1. Alexander, Mary BS, CRNI

Article Content


Figure. Mary Alexand... - Click to enlarge in new windowFigure.

The nursing shortage impacts the nursing profession as a whole; it is not specific to any one specialty. The demand for healthcare continues, influenced by the varied needs of the population; increasing numbers of elderly; and technology, economic, and policy-driven forces. To maintain the profession, it is vital to have competent and knowledgeable clinicians who will deliver skilled, safe, quality patient care. How can we, as infusion nurse specialists, help to ensure this level of care in the current environment?


There are two major reasons for the shortage: an aging registered nurse (RN) workforce, and a decline in the number of young people entering the nursing profession. In their important recent study, Buerhaus et al 1 state that the average age of RNs has increased at more than twice the rate of other occupations in the US workforce. The percent of working RNs younger than 30 years old has dropped from 30% to 12% of the total workforce. Working RNs younger than 30 years decreased by 41%, whereas the number of working people younger than 30 only dropped by 1%.


With more opportunities outside the nursing profession available to young women-traditionally the bulk of the nursing workforce-there has been a steady decline in enrollment in nursing education programs. Meanwhile, RNs of the baby boom generation will reach retirement age between 2005 and 2015. The small number of younger nurses is insufficient to replace them. It is estimated that by 2010, the average age of the RN workforce will be 45.4 years and approximately 40% will be over age 50. The RN workforce will shrink and continue to age after 2010. 1


As a specialty, we face our own shortages, caused by insufficient education and competency programs and shrinking numbers of experienced infusion nurses available to train novices. We must take action on behalf of the infusion specialty as well as the nursing profession as a whole. Here are some ways to address the issue 1 :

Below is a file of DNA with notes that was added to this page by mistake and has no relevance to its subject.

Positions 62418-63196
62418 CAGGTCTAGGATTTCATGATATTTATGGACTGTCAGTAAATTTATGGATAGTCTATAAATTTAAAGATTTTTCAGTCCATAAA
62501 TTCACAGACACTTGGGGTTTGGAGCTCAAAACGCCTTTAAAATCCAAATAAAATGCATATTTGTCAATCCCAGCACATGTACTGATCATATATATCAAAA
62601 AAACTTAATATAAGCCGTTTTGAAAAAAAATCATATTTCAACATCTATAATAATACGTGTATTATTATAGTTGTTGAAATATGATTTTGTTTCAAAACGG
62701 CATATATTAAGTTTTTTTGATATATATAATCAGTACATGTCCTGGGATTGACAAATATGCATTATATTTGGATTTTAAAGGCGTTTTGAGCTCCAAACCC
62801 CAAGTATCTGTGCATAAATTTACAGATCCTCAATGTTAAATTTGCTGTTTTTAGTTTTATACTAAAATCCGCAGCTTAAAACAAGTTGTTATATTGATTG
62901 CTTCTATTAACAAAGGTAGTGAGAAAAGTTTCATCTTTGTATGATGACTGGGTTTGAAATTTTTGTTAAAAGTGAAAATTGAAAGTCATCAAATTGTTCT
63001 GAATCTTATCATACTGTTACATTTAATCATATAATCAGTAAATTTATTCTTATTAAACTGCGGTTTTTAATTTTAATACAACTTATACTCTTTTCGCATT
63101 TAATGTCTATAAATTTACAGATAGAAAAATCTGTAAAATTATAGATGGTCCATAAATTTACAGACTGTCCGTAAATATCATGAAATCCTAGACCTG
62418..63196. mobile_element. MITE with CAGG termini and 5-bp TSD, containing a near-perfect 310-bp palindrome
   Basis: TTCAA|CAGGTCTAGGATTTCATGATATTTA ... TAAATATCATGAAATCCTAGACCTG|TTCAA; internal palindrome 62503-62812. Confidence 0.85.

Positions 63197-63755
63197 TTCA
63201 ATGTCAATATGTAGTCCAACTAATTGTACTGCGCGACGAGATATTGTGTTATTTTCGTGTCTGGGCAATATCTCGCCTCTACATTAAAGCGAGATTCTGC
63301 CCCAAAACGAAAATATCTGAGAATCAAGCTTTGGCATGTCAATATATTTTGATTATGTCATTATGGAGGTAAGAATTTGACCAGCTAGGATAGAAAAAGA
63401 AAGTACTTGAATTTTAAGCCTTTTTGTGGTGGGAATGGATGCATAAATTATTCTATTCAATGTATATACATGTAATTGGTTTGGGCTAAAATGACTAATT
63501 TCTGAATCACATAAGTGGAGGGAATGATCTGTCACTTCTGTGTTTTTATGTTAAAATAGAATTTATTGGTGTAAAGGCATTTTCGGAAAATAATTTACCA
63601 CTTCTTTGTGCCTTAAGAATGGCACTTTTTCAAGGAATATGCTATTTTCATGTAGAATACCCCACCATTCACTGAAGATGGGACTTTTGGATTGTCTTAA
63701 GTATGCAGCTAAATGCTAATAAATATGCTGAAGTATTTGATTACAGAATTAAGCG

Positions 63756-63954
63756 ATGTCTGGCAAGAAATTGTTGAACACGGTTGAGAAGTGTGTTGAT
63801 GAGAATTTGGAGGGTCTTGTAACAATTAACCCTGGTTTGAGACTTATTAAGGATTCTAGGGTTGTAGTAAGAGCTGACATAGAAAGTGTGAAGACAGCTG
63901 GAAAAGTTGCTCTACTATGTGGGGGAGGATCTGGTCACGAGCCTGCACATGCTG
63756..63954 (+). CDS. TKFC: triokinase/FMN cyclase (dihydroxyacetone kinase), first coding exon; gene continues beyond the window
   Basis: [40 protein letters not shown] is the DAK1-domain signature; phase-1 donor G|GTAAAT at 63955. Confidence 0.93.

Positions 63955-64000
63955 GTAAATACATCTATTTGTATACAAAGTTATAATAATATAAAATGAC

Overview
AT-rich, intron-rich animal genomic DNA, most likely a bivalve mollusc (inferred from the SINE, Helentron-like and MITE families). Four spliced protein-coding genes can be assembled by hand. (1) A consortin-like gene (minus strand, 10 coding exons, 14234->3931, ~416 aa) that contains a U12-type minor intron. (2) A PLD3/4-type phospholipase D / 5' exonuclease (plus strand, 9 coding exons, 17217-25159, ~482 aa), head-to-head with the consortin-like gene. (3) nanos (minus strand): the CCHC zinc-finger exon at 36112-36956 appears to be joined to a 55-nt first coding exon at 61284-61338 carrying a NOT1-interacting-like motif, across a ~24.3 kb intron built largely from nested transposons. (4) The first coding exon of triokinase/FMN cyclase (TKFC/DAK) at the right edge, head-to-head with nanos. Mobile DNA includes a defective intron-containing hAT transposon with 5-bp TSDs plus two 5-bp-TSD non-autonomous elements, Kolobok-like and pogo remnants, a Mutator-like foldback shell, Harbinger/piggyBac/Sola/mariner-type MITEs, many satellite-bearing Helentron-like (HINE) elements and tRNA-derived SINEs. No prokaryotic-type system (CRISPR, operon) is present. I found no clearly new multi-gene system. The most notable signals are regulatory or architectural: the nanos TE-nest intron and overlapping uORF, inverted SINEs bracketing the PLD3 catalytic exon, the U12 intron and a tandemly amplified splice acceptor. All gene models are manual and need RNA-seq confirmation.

* Prepare for an older workforce by making improvements in ergonomics, increasing retention efforts, and fostering an atmosphere of respect.


* Develop ways to better use the scarce RN pool.


* Design education programs for roles in nonhospital settings.


* Develop ways to keep older RNs in the workforce (eg, as consultants).


* Eliminate stigmas and barriers for men and minorities.


* Improve the image of nursing.


* Continue research on the relationship between nurse staffing conditions and patient outcomes.



Nursing is one of the more trusted professions. It is time to capitalize on the public's favorable opinion and use it to encourage young people to enroll in nursing school. To court the younger generation of potential nurses, we also need to focus on making the profession more attractive-offering competitive pay, flexible hours (which better accommodate the younger generation's lifestyle), and a multitude of opportunities within the nursing profession.


Diversity in practice is reflected by the variety of articles published in the Journal of Intravenous Nursing. The Journal continually solicits and publishes manuscripts that reflect current research addressing nursing's impact on quality patient care. As nurses in a specialty practice, we can demonstrate our passion and commitment by highlighting the benefits we provide to patients. As nurses in general, we can make a difference. The challenge is to develop strategies, form partnerships with our healthcare colleagues, and create an environment that supports initiatives to address the nursing shortage and preserve the delivery of safe patient care.




1. Buerhaus P, Staiger D, Auerbach D. Implications of an aging RN workforce. JAMA. 2000; 283 (22):2948-2954. [Context Link]